Randomised Double-Blind Placebo-Controlled Trial Of Aloe Vera For Irritable Bowel Syndrome

K. Davis; S. Philpott; D. Kumar; M. Mendall

Disclosures

Int J Clin Pract. 2006;60(9):1080-1086. 

In This Article

Summary and Introduction

Summary

Aloe vera (AV) is suggested to be beneficial in treating irritable bowel syndrome (IBS) symptoms, but no scientific trials exist to confirm this. We aim to assess the efficacy of AV on IBS in refractory secondary care patients. Patients with IBS were randomised to receive AV or matching placebo for a month. Symptoms were assessed at baseline, 1 and 3 months. Fifty-eight patients randomised, 49 completed the protocol to 1 month and 41 to 3 months. Eleven of thirty-one (35%) AV patients, and 6 of 27 (22%) placebo patients responded at 1 month (p = 0.763). Diarrhoea predominant patients showed a trend towards a response to treatment at 1 month (10/23 V 2/14, p = 0.07). There was no evidence that AV benefits patients with IBS. However, we could not rule out the possibility that improvement occurred in patients with diarrhoea or alternating IBS whilst taking AV. Further investigations are warranted in patients with diarrhoea predominant IBS, in a less complex group of patients.

Introduction

Irritable bowel syndrome (IBS) is a common disorder affecting up to 50% of patients attending gastroenterology outpatients and 10-20% of the population.[1,2,3,4,5] It is a multi-symptom condition characterised by abdominal pain/discomfort, change in bowel habit (either towards constipation, diarrhoea or combination of both), feeling of incomplete evacuation, distension or bloating and passage of mucus. Patients tend to follow a chronic course of symptoms with intermittent exacerbations.

There are a number of specific treatments available for this disorder. Conventional medical management options include treatment with antispasmodics or constipating agents/laxatives and bulking agents. Patients towards the more severe end of the spectrum of the disorder may require anxiolytics or even antidepressants. These conventional treatments are of modest efficacy only, and only muscle relaxants[6] and low-dose antidepressant therapy have shown to be of any benefit in double-blind placebo-controlled trials.[7] It is not surprising therefore that two-thirds of refractory patients fail to respond to such treatments. Patients in secondary and tertiary care are even less responsive to standard therapies. Complementary therapies include dietary changes, hypnotherapy, cognitive behavioural therapy and Aloe vera (AV), and although there is plenty of anecdotal evidence, these have not been scientifically evaluated.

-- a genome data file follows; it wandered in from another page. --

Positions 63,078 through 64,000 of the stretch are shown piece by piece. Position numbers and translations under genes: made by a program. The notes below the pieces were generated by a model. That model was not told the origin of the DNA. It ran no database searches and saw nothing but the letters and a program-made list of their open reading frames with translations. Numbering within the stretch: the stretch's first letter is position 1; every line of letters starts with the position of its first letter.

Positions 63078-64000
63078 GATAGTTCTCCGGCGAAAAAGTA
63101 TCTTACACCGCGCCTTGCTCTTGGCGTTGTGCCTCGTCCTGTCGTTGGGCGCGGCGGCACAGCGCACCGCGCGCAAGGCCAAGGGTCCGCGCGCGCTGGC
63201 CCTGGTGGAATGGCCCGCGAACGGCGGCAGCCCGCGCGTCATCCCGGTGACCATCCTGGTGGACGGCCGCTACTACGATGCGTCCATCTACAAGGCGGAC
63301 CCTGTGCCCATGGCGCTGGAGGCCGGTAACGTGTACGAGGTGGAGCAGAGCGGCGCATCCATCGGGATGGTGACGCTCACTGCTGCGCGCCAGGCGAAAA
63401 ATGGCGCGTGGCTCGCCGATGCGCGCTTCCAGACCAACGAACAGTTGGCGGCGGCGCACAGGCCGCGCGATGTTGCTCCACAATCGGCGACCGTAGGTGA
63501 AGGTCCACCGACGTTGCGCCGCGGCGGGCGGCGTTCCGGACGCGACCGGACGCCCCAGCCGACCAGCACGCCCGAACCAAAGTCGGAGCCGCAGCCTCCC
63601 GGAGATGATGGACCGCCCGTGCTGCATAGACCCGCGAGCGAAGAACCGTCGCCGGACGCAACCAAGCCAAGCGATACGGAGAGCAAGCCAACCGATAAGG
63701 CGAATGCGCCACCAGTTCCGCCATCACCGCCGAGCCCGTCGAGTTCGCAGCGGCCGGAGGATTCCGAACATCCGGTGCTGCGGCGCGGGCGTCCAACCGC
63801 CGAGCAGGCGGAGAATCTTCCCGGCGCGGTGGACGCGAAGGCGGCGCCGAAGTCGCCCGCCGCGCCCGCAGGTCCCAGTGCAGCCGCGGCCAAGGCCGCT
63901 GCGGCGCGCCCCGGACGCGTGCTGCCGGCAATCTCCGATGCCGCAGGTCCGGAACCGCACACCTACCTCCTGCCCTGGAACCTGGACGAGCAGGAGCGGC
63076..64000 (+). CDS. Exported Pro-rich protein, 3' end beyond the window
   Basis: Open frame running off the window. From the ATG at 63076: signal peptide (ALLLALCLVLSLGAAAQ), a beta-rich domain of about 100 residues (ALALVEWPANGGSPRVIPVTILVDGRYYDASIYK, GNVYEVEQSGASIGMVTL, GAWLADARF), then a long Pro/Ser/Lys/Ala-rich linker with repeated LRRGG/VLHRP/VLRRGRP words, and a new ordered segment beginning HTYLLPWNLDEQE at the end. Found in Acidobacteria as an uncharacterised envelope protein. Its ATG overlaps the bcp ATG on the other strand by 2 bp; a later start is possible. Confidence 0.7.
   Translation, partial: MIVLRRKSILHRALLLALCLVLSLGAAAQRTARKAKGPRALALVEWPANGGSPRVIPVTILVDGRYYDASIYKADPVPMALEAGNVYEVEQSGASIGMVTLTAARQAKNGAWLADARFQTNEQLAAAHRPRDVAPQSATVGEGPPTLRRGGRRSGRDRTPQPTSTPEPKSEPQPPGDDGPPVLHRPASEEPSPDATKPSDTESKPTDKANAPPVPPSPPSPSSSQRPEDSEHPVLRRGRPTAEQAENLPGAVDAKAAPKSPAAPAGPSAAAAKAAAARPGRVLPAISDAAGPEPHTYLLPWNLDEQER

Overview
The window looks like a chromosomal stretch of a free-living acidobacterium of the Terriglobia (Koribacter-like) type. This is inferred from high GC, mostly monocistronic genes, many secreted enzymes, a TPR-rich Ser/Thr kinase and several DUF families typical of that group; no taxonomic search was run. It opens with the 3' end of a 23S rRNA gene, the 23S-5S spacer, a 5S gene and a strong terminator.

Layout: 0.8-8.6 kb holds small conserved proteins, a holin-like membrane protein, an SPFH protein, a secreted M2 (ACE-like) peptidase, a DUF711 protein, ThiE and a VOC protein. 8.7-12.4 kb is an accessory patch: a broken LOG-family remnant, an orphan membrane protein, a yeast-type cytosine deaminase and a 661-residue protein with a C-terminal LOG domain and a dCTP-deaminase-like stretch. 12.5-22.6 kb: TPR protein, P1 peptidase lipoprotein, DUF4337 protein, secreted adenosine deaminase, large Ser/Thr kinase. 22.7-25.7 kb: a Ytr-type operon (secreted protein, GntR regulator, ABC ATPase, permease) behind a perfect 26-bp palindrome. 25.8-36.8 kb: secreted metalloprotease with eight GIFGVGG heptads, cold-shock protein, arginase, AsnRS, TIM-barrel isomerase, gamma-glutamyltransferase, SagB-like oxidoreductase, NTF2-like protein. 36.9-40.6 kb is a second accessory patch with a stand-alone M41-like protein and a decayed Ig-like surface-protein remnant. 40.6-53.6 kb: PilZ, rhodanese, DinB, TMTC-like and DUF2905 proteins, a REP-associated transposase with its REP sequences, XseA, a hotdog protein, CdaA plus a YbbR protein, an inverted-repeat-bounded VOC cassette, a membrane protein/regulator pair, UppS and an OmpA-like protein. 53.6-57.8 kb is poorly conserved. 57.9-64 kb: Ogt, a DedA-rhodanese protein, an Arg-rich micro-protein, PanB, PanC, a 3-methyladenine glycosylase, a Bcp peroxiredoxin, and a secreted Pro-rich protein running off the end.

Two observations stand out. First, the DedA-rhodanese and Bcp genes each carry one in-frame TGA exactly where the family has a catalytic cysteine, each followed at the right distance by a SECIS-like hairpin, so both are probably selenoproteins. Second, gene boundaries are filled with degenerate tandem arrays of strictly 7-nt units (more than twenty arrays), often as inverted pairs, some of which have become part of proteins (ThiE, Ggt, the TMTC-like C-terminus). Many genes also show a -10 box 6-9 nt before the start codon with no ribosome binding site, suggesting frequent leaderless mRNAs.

Aloe vera is a plant that can produce latex and gel. The gel is extracted from the leaf, and it is this substance that is most used as a treatment. AV has been evaluated in a number of different clinical contexts and some promising results have been found for its use in controlling cardiovascular risk factors[8] and diabetes,[9] besides being beneficial in areas of dermatology.[10,11] One explanatory factor for this is the anti-inflammatory properties of the plant.[12] More recently, AV has been evaluated in patients with active ulcerative colitis (UC),[13] and this study found that patients who had taken AV over 4 weeks had a higher frequency of clinical remission and improvement compared to those taking the placebo. It is possible that these anti-inflammatory effects of AV could have beneficial effects on symptoms of IBS by reducing gut hypersensitivity.

The aim of this study was to assess the efficacy of AV using the Natural Living Products (NLP) formulation on symptoms of IBS in refractory secondary care patients. In this preparation alloin, which can cause diarrhoea, is nearly eliminated with a remaining concentration of less than 1 p.p.m. It is the polysaccharides in the preparation which NLP claim exert an anti-inflammatory action. It was decided to evaluate a 1-month course of treatment with two further months of follow-up, as the primary aim was to determine whether there was any beneficial effect with short-term treatment, and if so whether this was maintained after cessation of therapy.

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